Objectives: This study investigated whether exercise-induced myocardial ischemia influences left ventricular remodeling after anterior myocardial infarction.
Background: The effects of acute and recurrent ischemia on ventricular function are well established. However, to our knowledge the role of exertional ischemia in the remodeling response after infarction has not been investigated.
Methods: Ninety-one patients with a first anterior Q wave myocardial infarction were studied at 5 weeks by rest echocardiography and exercise scintigraphy. The echocardiographic examination was repeated 6 months later. On the basis of the presence and extent of reversible perfusion defects on exercise scintigraphy, patients were assigned to groups with no exertional ischemia (group 1, n = 20 [22%], mild to moderate ischemia (group 2, n = 45 [49%]) and severe exertional ischemia (group 3, n = 26 [29%]).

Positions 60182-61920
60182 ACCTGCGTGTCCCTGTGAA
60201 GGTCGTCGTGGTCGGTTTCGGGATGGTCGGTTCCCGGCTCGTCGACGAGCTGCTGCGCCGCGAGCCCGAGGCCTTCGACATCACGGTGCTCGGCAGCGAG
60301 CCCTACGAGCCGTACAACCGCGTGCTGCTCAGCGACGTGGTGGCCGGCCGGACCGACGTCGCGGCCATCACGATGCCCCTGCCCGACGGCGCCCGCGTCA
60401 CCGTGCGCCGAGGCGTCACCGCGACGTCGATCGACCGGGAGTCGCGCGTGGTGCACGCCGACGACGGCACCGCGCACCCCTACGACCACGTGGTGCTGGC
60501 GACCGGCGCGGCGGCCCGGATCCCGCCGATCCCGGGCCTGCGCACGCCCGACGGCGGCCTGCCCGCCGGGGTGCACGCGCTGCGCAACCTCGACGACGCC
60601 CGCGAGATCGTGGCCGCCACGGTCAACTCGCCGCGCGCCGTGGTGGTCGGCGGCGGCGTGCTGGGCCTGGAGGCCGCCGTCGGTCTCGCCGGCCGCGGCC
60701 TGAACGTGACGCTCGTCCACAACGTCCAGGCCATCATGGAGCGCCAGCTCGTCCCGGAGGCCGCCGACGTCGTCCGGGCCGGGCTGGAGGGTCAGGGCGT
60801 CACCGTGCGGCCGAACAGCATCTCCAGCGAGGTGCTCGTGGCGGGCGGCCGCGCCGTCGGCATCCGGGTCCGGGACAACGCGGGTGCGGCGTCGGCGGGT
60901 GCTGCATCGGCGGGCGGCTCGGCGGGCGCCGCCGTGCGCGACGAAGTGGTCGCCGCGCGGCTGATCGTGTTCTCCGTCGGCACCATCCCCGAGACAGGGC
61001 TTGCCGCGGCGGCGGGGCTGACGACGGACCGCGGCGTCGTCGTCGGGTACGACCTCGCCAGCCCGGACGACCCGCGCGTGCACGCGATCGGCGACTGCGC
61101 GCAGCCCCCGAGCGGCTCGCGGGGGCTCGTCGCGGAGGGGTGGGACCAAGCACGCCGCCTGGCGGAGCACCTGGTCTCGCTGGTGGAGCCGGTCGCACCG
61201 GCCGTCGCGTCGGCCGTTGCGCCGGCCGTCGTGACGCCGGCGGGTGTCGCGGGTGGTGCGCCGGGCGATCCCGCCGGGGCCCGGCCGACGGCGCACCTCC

Results: Initial left ventricular volumes were similar, and no differences were found among the three groups in the remodeling response over the 6-month period of the study. However, patients in groups 2 and 3 with an ejection fraction < or = 40% showed significant (p < 0.01) ventricular enlargement over time, which was similar between the two groups (end-diastolic volume [mean +/- SD] from 74 +/- 13 to 80 +/- 17 ml/m2 in group 2 and from 72 +/- 11 to 81 +/- 19 ml/m2 in group 3; regional dilation from 42 +/- 16% to 52 +/- 22% in group 2 and from 38 +/- 18% to 46 +/- 27% in group 3). In contrast, ventricular dimensions did not change in group 1 patients with an ejection fraction < or = 40% as well as in patients in all three groups with an ejection fraction > 40%.
Conclusions: Exercise-induced myocardial ischemia may contribute to progressive ventricular enlargement in patients with poor left ventricular function after a large anterior myocardial infarction.